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Posts Tagged ‘Pleistocene’


Reporter: Aviva Lev-Ari, PhD, RN

 

 

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Researchers from Germany, Denmark, and the US sequenced a hyper-variable portion of the koala’s mitochondrial genome sequence using DNA from more than a dozen museum samples. The samples, obtained from museums in Australia and beyond, represented koalas that had been collected in different parts of Australia from the late 1800s to the 1980s.

The team found surprisingly similar mitochondrial profiles in the historical koala samples and samples from modern day koalas. And all four of the mitochondrial haplotypes identified in the older museum samples persist in modern koala populations, the researchers said. That hints that relatively low genetic diversity has been present in koalas for at least 120 years — prior to dramatic population declines at the end of the 19th century, which have been attributed to factors such as hunting, habitat loss, and disease.

“The event which reduced the genetic diversity of koalas must have happened a long time ago, perhaps during the late Pleistocene when the larger species of koala, P. stirtoni, became extinct,” Leibniz-Institute for Zoo and Wildlife Research’s Alex Greenwood, the study’s corresponding author, said in a statement.

SOURCE:

Historically low mitochondrial DNA diversity in koalas (Phascolarctos cinereus)

Kyriakos TsangarasMaria C Avila-ArcosYasuko IshidaKristofer M HelgenAlfred L Roca and Alex D Greenwood

BMC Genetics 2012, 13:92   doi:10.1186/1471-2156-13-92

Published: 24 October 2012

Abstract

Background

The koala (Phascolarctos cinereus) is an arboreal marsupial that was historically widespread across eastern Australia until the end of the 19th century when it suffered a steep population decline. Hunting for the fur trade, habitat conversion, and disease contributed to a precipitous reduction in koala population size during the late 1800s and early 1900s. To examine the effects of these reductions in population size on koala genetic diversity, we sequenced part of the hypervariable region of mitochondrial DNA (mtDNA) in koala museum specimens collected in the 19th and 20th centuries, hypothesizing that the historical samples would exhibit greater genetic diversity.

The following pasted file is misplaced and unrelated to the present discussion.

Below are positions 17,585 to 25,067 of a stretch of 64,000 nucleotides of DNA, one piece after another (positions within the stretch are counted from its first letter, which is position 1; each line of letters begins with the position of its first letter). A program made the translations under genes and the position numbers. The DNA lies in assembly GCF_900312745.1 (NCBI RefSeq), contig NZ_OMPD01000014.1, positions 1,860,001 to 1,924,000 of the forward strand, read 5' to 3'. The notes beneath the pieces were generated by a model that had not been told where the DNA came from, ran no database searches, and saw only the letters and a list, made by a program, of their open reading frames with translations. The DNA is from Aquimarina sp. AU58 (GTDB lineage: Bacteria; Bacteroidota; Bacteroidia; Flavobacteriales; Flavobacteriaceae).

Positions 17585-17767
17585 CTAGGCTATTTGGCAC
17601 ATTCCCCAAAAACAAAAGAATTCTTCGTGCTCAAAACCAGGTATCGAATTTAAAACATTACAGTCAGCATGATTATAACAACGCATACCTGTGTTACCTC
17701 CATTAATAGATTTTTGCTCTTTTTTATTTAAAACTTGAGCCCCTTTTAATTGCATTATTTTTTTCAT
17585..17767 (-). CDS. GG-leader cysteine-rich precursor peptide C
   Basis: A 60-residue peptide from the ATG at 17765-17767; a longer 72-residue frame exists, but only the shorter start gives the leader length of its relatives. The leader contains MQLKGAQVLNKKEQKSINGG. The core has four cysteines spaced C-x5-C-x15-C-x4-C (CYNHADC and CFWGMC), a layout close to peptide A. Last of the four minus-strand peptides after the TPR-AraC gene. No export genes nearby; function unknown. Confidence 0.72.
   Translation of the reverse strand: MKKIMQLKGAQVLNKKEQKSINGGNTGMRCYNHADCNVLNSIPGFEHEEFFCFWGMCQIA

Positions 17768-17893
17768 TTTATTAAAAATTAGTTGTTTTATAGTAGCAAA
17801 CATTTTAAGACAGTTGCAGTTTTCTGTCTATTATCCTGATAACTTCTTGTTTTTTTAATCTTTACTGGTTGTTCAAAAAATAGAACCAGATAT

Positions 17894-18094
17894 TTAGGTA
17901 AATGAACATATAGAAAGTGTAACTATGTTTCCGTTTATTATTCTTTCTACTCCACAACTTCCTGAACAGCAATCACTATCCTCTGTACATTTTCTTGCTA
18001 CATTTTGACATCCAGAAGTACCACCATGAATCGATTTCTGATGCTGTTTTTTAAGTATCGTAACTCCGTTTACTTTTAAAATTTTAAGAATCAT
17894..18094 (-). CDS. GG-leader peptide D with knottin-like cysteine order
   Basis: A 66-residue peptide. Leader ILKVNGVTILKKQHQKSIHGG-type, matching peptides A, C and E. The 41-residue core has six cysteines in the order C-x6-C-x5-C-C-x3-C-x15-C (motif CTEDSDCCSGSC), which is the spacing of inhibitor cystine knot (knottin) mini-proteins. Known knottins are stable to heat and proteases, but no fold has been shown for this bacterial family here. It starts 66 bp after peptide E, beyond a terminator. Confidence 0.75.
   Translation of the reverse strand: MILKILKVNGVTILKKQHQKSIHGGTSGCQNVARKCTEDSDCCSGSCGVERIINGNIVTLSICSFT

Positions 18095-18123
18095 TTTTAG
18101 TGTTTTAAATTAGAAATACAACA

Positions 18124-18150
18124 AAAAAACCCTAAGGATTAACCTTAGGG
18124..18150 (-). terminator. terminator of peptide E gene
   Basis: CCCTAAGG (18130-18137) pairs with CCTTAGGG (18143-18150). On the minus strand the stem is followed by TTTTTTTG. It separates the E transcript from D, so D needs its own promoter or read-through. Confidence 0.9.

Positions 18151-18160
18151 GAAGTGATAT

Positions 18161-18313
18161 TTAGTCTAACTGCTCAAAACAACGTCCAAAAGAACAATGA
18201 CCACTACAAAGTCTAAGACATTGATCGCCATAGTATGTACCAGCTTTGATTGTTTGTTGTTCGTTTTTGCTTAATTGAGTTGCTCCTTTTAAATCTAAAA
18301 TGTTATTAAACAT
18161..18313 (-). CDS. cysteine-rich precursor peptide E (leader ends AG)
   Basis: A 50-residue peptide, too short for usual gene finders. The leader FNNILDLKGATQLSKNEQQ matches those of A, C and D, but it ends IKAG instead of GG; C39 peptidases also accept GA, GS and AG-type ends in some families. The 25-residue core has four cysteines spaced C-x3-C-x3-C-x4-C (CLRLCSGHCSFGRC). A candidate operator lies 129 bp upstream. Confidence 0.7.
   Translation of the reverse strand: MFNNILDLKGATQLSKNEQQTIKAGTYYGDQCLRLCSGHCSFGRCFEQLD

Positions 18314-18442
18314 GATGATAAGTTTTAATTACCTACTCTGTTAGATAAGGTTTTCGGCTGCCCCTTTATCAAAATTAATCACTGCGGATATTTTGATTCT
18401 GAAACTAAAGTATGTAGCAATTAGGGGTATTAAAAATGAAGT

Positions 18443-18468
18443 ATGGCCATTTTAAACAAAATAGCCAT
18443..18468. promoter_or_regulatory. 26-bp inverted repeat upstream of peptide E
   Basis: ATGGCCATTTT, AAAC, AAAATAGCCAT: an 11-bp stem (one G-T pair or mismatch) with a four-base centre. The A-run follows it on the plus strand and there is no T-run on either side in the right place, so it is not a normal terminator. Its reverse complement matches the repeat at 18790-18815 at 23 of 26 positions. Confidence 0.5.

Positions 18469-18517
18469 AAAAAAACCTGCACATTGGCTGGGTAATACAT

Results

The mtDNA haplotypes present in historical museum samples were identical to haplotypes found in modern koala populations, and no novel haplotypes were detected. Rarefaction analyses suggested that the mtDNA genetic diversity present in the museum samples was similar to that of modern koalas.

Conclusions

Low mtDNA diversity may have been present in koala populations prior to recent population declines. When considering management strategies, low genetic diversity of the mtDNA hypervariable region may not indicate recent inbreeding or founder events but may reflect an older historical pattern for koalas.

SOURCE:http://www.biomedcentral.com/1471-2156/13/92/abstract

http://www.biomedcentral.com/content/pdf/1471-2156-13-92.pdf

Cutest Koala

This cute baby koala was shot in Currumbin Wildlife Sanctuary, QLD, Australia.
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Learn about Koalas:
The Koala (Phascolarctos cinereus) is a thickset arboreal marsupial herbivore native to Australia, and the only extant representative of the family Phascolarctidae.

The Koala is found in coastal regions of eastern and southern Australia, from near Adelaide to the southern part of Cape York Peninsula. Populations also extend for considerable distances inland in regions with enough moisture to support suitable woodlands. The Koalas of South Australia were largely exterminated during the early part of the 20th century, but the state has since been repopulated with Victorian stock. The Koala is not found in Tasmania or Western Australia.

Koala on Wikipedia

Contrary to (un)popular belief: A koala is NOT a bear!

The US Government have declared the koala a threatened species, however the Australian Government has not. A review of the species national conservation status concluded that the koala are not threatened at a national scale, with a population that numbers in the hundreds of thousands

As with most native Australian animals, the Koala cannot legally be kept as a pet in Australia without a permit.
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About this photo

This was my first photo in Flickr Explore! Check this photo’s Explore history.
Highest recorded Explore: 16 on Saturday, March 29, 2008!

It is currently the number one hit if you search for “koala” on Flickr, and the number one google-hit for “cutest koala”. I get a LOT of views for this one, so thanks goes out to each and ever one of you for having a look at it!

It is currently used as one of several illustrative photos on the Wikipedia article on Koalas.

-Added to the Cream of the Crop pool as most interesting.

You can purchase prints of this photo here! Available framed or on canvas.
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View Large On Black

If you like this photo please consider adding it to your favourites. Also check out my photostream, or just my other animal photos. If you want to licence this photo for commercial use, please contact me by e-mail (erik at erikveland com) or flickr-mail. Cheers mates!

 

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